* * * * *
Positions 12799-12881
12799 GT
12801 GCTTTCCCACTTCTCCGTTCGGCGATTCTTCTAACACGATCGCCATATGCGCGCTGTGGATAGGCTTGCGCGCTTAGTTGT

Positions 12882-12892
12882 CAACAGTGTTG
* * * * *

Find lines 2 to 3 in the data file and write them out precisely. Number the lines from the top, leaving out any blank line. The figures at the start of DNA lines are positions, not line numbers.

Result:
12799 GT
12801 GCTTTCCCACTTCTCCGTTCGGCGATTCTTCTAACACGATCGCCATATGCGCGCTGTGGATAGGCTTGCGCGCTTAGTTGT